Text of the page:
Monday 25 July 2016

Bride of the Black Manse

DCC #82: Bride of the Black Manse, written by Harley Stroh and published by Goodman Games, is a fantastic piece of work. In addition to the cover and cartography by the always stellar Doug Kovacs, there is interior art by Fritz Haas, Doug Kovacs, Peter Mullen, Russ Nicholson, and Stefan Poag. The Russ Nicholson art is so amazing that I photocopied it to use as visual handouts during the game.

Anyone familiar with the works of William Hope Hodgeson cannot help but feel his ghostly presence invoked by this adventure. The PCs investigate a haunted house in a gothic tour-de-force which manages to be genuinely creepy. Because the adventure is set up to play out in real time, and the haunted house changes as midnight approaches, the players soon gain a real sense of urgency. Fail to play that part as written, and you will do your players a real injustice.

When I ran this at home, I used the set-up wherein the party wizard, having been rejected initially by the archdevil Mammon, managed to survive after his luck ran out. Marked by the evil being, he was drawn eventually to the Black Manse, wherein the adventure unfolded. This adventure definitely got high marks at our table, although the party skirted a full understanding of the horrible choice illustrated on the adventure’s cover.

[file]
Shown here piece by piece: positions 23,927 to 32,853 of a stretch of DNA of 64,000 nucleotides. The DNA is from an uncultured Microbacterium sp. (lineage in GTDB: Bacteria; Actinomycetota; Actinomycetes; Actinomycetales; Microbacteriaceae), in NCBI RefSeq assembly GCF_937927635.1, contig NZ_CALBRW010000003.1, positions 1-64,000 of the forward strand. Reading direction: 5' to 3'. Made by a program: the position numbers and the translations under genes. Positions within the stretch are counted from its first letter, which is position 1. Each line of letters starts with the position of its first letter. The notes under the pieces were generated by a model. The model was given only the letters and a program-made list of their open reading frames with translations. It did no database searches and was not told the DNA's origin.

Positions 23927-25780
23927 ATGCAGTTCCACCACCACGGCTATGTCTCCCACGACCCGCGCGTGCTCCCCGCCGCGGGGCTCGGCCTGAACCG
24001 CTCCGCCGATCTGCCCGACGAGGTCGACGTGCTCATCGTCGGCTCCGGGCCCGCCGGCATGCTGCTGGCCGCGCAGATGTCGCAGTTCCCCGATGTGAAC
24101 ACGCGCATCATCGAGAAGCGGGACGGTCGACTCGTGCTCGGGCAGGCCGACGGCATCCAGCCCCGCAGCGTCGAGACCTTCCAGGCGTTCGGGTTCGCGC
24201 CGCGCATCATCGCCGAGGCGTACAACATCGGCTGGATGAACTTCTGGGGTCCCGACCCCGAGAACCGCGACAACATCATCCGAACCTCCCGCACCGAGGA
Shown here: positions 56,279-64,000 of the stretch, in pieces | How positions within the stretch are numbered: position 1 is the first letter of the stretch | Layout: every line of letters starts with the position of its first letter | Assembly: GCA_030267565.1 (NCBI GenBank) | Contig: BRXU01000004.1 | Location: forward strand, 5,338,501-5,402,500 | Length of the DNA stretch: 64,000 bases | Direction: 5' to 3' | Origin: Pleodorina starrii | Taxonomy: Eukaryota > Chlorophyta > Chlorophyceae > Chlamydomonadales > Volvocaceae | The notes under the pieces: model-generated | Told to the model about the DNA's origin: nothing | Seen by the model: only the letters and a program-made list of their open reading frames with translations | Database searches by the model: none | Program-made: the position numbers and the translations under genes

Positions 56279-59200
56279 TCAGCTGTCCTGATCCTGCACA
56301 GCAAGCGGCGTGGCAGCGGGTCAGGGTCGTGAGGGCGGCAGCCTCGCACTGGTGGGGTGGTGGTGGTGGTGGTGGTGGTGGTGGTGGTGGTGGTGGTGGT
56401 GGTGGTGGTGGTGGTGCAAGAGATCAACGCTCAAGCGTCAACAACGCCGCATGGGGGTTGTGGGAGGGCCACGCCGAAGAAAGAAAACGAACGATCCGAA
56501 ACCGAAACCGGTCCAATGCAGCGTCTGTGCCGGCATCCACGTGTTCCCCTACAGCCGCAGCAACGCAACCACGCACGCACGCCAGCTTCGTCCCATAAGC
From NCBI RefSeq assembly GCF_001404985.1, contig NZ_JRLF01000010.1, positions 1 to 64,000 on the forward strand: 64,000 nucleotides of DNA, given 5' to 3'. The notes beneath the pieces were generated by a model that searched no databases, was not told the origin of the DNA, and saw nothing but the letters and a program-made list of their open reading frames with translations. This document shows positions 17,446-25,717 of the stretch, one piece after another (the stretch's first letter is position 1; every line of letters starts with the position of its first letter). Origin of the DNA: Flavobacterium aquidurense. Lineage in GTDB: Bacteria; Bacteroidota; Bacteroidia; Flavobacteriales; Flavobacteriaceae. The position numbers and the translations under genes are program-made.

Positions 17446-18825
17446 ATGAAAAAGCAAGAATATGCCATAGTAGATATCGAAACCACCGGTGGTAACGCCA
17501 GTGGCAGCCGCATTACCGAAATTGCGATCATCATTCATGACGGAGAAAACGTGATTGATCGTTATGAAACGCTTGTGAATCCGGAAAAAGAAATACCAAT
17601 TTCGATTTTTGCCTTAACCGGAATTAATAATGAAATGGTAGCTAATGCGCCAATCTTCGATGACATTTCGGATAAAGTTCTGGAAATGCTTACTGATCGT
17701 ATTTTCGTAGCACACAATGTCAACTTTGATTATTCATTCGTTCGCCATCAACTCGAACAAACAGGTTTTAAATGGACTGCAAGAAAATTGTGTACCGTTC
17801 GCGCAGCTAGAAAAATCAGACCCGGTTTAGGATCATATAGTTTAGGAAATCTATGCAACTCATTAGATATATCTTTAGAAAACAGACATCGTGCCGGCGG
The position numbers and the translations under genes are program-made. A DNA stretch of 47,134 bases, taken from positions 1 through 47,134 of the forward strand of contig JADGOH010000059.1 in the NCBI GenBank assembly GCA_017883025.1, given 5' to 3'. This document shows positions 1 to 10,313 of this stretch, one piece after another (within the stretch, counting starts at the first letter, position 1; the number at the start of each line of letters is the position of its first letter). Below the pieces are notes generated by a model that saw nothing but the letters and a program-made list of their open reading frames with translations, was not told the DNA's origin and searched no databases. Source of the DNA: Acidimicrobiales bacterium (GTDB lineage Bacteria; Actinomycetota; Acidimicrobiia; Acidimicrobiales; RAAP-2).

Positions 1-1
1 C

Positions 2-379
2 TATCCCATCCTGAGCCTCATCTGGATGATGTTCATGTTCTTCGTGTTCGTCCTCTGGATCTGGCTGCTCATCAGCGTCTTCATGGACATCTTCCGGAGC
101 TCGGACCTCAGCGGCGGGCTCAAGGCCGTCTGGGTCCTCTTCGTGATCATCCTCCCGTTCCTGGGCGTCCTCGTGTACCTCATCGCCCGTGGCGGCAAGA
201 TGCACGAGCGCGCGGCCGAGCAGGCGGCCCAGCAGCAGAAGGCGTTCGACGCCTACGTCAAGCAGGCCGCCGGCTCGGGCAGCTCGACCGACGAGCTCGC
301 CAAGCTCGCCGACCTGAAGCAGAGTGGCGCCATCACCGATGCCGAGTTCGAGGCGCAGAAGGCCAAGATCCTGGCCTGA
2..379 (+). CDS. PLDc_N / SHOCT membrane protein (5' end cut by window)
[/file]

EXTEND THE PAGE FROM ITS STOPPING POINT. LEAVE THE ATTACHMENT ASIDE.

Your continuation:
Centuries past, Lady Ilse ascended to scion of House Liis by trading the archdevil Mammon what he wanted most: her immortal soul – and a diabolical betrothal. The triumph proved hollow, for every year on the eve of her fell covenant, she was beset by visions of Mammon and her foul promise. Seeking to save herself, she was buried alive, swaddled in the holy symbols of a dozen divergent faiths. This desperate ploy held Mammon at bay for centuries…but a devil can afford to wait a very long time.

After hundreds of years, the last of the holy wards has fallen. The devil has come to collect his due. Tonight a storm crashes against the ancient manor house and forgotten spirits rise from the muck and mire. The fallen belfry tolls once more, announcing the hellish fete. As the adventurers arrive to explore the Black Manse, Mammon calls for his winsome bride. He will leave with a soul at the end of the night. The only question is: Whose?

To say that Bride of the Black Manse is worth the cover price is an understatement, but this module also includes Blood for the Serpent King, by Edgar D. Johnson.  This adventure is a short dungeon crawl in a steamy jungle, and sees the return of the Emerald Cobra from 3e version Dungeon Crawl Classics modules.


  1. Thank you, that is appreciated.

    1. Not as much as your artwork has been appreciated over the years, good Sir.

      We creators sometimes labor in the dark, without knowing how people feel about our work. I have been a fan of yours since I first discovered it on the release of the 1e Fiend Folio.


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